“Yes, you are. Outside.”

“What are you going to do?” she asked desperately.

“What I should’ve done a long time ago.”

Liz leaned against a chair for support. Her daughter noticed the woman’s left hand, which had eased to within inches of the telephone.

“No!” the girl barked. “Get away from it.”

Liz gave a hopeless glance at the receiver and then did as she was told.

“Come with me.”

“Now? In the rain.”

The girl nodded.

“Let me get a coat.”

“There’s one by the door.”

“It’s not warm enough.”

The girl hesitated, as if she was going to say that the warmth of her mother’s coat was irrelevant, considering what was about to happen. But then she nodded. “But don’t try to use the phone. I’ll be watching.”

Stepping into the doorway of the sewing room, Liz picked up the blue jacket she’d just been working on. She slowly put it on, her eyes riveted to the doily and the hump of the pistol beneath it. She glanced back into the living room. Her daughter was staring at a framed snapshot of herself at eleven or twelve standing next to her father and mother.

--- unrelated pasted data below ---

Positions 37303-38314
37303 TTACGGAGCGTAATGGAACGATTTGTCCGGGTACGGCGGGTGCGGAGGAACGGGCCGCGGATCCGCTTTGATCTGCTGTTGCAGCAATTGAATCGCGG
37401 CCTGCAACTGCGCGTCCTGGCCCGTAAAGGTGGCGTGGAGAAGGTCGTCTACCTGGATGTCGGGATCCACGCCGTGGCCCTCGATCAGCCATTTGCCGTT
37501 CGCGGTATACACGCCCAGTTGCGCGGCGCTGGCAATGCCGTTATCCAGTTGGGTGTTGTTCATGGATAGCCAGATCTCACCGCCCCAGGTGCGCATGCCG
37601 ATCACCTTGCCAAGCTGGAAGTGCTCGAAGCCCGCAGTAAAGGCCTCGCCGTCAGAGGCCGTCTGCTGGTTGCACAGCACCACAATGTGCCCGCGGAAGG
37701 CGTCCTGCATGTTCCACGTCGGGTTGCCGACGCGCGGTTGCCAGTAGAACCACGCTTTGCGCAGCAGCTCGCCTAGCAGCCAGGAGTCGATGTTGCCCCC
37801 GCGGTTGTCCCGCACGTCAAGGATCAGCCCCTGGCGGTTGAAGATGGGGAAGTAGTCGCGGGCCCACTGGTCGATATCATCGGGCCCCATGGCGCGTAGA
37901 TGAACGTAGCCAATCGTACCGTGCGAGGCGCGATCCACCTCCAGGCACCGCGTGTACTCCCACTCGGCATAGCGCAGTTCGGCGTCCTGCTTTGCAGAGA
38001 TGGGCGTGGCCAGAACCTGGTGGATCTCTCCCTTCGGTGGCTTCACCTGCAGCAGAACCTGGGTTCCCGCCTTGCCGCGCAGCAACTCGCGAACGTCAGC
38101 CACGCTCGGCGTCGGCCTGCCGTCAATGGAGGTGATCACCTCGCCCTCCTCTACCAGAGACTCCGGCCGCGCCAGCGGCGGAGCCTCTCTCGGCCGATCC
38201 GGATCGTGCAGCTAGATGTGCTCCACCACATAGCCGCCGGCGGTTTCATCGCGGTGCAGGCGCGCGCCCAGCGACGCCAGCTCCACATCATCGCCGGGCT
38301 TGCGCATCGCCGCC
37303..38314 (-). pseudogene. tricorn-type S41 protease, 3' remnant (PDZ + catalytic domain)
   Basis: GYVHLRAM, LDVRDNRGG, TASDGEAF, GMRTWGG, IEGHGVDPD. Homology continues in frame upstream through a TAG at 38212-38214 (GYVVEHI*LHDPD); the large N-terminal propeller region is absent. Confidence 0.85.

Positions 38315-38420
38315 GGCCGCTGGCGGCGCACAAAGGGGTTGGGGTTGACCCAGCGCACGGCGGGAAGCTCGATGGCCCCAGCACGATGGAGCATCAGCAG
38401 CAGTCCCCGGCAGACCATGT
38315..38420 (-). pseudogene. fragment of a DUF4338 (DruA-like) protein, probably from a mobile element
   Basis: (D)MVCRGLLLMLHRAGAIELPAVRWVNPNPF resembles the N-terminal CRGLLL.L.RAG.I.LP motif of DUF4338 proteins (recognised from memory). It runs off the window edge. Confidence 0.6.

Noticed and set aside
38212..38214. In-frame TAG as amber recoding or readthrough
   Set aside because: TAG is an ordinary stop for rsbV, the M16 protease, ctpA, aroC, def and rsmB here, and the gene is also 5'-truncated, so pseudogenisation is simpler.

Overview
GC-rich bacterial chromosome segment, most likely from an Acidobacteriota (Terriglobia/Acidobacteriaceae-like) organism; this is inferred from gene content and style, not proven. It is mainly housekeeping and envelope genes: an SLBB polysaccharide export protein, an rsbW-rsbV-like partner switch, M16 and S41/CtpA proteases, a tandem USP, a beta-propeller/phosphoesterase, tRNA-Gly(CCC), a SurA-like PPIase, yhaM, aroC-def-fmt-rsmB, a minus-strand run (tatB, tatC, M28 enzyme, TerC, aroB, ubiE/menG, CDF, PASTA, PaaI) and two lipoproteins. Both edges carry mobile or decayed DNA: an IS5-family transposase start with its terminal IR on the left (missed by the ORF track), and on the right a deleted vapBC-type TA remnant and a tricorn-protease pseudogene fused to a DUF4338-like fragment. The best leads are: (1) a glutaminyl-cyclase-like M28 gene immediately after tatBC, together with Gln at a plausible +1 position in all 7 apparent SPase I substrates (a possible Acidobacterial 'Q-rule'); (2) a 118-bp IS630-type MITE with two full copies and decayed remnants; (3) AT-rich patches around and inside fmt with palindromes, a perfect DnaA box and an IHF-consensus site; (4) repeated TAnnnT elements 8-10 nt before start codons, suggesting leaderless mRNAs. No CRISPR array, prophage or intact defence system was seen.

Quickly she reached down and picked up the gun. She could turn fast, point it at her daughter. Scream to her to throw away her own gun.

Mother, I can feel you near me, all through the night…

Father, I know you can hear me, all through the night

But what if Beth Anne didn’t give up the gun?

What if she raised it, intending to shoot?

What would Liz do then?

To save her own life could she kill her daughter?

Sleep, my child…

Beth Anne was still turned away, examining the picture. Liz would be able to do it-turn, one fast shot. She felt the pistol, its weight tugging at her throbbing arm.

But then she sighed.

The answer was no. A deafening no. She’d never hurt her daughter. Whatever was going to happen next, outside in the rain, she could never hurt the girl.

Replacing the gun, Liz joined Beth Anne.

“Let’s go,” her daughter said and, shoving her own pistol into the waistband of her jeans, she led the woman outside, gripping her mother roughly by the arm. This was, Liz realized, the first physical contact in at least four years.